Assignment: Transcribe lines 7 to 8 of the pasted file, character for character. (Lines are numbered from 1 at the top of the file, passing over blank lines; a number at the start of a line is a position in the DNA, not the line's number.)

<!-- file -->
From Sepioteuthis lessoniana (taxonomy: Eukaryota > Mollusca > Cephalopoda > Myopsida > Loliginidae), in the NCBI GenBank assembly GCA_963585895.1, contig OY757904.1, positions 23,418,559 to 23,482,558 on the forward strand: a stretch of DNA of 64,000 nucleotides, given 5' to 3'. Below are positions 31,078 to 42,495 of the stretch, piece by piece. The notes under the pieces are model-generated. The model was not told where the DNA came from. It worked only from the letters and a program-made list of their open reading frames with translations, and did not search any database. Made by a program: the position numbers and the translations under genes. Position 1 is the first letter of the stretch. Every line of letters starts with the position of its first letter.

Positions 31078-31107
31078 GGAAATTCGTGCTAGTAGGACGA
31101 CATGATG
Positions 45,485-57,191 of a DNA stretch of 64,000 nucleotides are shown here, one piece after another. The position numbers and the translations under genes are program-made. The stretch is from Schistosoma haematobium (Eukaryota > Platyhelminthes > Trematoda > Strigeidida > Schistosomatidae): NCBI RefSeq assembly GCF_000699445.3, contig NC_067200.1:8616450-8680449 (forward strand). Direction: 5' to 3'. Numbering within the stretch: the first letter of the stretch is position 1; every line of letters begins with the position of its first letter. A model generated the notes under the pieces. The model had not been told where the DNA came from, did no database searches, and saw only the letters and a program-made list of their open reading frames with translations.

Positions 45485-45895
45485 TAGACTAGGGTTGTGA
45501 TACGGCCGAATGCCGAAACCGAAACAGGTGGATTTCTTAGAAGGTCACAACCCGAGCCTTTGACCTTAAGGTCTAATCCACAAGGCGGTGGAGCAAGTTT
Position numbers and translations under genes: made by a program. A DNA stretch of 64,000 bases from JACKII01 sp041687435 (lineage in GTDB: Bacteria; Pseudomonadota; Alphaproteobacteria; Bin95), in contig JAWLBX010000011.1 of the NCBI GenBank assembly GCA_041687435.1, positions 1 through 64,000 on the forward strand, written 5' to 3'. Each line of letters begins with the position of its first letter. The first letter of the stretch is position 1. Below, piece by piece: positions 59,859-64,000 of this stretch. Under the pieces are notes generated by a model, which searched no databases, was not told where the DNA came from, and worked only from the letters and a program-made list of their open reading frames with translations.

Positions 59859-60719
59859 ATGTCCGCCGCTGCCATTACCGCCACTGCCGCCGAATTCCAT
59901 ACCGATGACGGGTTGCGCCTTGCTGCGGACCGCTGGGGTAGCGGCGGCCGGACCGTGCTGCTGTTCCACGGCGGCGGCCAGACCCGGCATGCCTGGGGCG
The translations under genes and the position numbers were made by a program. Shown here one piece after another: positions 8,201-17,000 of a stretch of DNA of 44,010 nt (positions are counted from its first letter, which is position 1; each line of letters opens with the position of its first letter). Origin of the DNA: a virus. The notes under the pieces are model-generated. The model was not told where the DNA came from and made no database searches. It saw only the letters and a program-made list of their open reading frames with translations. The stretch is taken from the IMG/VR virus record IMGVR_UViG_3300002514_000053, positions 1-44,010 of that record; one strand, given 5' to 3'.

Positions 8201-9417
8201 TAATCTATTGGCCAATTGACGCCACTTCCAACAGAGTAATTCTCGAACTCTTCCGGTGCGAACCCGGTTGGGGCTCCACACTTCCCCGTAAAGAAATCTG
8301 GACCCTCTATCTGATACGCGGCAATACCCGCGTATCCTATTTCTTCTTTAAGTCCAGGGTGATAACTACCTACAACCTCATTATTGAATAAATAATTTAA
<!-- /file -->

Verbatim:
45485 TAGACTAGGGTTGTGA
45501 TACGGCCGAATGCCGAAACCGAAACAGGTGGATTTCTTAGAAGGTCACAACCCGAGCCTTTGACCTTAAGGTCTAATCCACAAGGCGGTGGAGCAAGTTT